Scott Edwards:

we've been locked up long enough.

Greg Schwen:

Long enough. We've been isolated. We've been we need to reconnect with each other. And humor is a great way to do that. I think so, you know, for all these I, I've been very bold with companies. I've looked at their agendas, and they're like, Well, you know, it sounds fun. But I don't know if we have real but and you know, and I've actually said let's, let's, let's you and I look at your schedule, let's look at you and I look at your agenda. You have, you know, a diversity speaker, and then you have another diversity speaker and then you have, right exactly like you, you're repeating yourself three times, why can't you squeeze in 30 minutes of fun? Because I don't see any fun on your agenda. I don't see

Scott Edwards:

beating everybody over the head with, you know, sad that it's going that way? Well, I think Greg swam as the king of corporate comedy is the answer. So everybody out there in podcast land, if you have a meeting coming up, or a special event and you want somebody who's clean, who's funny, who's professional, give Greg a call, you can find him on the Googler. And there is always going to be some entertainment for your company in your group. Greg, it's been really terrific getting to know you and hearing your story. I think that it is a unique one in the sense that even though a lot of Stand Up comics follow a similar wide path. It has been mentioned a couple of times in this podcast, people take different avenues take different roads, to their success and to create yourself into or mold yourself into a successful corporate entertainer was smart. I think you're you've had some great success. Congratulations. I think that you've really had a terrific career.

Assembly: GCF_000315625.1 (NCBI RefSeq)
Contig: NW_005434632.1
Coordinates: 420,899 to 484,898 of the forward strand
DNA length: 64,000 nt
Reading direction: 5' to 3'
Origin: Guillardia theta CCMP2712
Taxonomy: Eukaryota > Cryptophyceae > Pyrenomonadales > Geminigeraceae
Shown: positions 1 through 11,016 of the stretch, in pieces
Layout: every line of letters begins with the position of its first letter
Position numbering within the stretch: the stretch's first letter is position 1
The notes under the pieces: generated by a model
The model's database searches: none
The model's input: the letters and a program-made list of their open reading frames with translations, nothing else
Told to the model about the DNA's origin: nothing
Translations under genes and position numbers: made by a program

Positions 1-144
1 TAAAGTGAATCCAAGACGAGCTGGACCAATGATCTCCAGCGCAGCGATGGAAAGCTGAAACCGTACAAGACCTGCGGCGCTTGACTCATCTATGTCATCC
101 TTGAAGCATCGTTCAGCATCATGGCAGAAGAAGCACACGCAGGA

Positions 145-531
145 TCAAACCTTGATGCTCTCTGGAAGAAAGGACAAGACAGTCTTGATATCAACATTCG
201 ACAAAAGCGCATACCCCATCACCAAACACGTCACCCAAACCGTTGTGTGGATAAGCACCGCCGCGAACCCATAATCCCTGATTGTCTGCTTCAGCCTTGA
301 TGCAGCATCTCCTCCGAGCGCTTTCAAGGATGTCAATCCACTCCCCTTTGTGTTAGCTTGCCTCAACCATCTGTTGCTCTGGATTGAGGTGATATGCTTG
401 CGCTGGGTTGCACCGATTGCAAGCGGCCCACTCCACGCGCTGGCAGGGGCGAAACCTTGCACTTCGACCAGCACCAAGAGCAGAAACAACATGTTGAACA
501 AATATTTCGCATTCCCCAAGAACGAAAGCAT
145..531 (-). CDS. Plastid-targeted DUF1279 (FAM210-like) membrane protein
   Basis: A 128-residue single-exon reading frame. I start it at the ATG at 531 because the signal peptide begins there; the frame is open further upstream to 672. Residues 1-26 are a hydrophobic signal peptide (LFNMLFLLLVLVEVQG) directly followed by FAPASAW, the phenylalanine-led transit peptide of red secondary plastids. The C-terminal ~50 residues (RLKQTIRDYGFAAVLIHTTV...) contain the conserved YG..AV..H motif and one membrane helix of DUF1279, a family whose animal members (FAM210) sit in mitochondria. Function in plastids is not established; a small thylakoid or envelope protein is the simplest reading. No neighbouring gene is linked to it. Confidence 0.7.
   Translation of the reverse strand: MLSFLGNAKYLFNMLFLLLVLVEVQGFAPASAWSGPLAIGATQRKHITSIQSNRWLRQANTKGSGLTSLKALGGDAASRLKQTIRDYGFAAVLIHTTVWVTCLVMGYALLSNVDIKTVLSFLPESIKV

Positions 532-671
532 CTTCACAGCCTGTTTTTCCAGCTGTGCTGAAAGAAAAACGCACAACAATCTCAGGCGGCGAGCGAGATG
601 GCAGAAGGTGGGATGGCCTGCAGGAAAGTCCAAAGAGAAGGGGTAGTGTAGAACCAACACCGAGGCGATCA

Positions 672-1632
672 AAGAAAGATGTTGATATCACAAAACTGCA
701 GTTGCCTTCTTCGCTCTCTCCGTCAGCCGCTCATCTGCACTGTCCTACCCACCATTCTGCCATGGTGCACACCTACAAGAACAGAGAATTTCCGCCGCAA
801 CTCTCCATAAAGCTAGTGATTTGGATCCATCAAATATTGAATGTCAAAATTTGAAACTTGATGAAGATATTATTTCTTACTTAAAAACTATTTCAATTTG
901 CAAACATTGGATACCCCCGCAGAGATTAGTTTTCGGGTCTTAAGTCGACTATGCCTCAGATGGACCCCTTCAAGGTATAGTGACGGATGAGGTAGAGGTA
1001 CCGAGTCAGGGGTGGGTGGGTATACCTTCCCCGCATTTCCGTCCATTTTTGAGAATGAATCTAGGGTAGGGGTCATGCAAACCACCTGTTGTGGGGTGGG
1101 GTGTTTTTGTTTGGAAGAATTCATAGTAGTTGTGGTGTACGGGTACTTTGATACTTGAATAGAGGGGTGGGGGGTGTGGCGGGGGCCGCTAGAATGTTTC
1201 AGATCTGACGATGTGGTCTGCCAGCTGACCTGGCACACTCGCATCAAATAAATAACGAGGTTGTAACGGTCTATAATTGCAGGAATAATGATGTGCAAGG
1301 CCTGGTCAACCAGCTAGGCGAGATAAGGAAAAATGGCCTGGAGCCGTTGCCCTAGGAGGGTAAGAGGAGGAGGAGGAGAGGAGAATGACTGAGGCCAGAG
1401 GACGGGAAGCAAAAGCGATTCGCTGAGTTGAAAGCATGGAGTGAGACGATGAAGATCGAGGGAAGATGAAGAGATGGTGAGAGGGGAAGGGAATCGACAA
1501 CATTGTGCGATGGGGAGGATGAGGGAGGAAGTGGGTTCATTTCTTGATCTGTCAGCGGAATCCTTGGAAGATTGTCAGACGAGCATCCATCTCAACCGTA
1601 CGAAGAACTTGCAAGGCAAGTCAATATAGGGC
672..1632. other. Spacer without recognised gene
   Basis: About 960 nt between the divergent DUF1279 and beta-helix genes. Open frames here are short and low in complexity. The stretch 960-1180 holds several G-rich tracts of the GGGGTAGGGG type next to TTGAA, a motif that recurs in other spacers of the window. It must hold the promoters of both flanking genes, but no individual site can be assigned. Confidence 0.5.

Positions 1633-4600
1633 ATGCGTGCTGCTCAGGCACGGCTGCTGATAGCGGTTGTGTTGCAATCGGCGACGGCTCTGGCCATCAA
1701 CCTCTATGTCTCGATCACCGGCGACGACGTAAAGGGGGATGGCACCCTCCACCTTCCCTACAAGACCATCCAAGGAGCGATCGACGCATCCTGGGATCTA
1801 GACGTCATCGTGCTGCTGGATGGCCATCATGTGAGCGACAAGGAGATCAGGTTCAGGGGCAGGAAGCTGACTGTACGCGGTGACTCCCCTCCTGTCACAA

Greg Schwen:

Thank you. I appreciate Scott. And I'm sorry, I didn't get to know you earlier when you were running your clubs because I heard so much about those clubs, except that they were on the west coast. But I would love it if you if you if you still open your clubs, and we get to know each other now. And if you still had them, I would love to come out and work them. Even if I didn't headline even if I'd be fine featuring just to get to get out and work the West Coast club scene. Well, I've done it.

Scott Edwards:

Yeah, I'm still booking some corporate events. So mostly charity fundraiser. So I will keep your number and hopefully we'll get a chance to work together. But ladies and gentlemen of my special podcast, you don't have to wait for that. I have pilfered some of Greg's material. And I'm going to share a little bit right now with the audience. Greg, thanks so much for doing the podcast. Everybody out there if you get a chance and you're looking for a terrific corporate comedian, motivational speaker, the business humorist, Greg swim is your guy. And, Greg, anything else you want to share with the audience?

Greg Schwen:

No, I think he pretty much did it. Just everybody. Get out there and support live County. Stop watching it on your phone. Go see comedians, seriously. Go see comedians live okay, it because we've waited a we've waited a long time. We've waited a long time to do what we love. I totally

Scott Edwards:

agree. And that is a great message to end on. Thank you so much, Greg, ladies and gentlemen. That was Greg swim and right now and stay tuned and listen to some great stand up comedy by Greg Schwen. Here he is. Thanks, Greg.

Greg Schwen: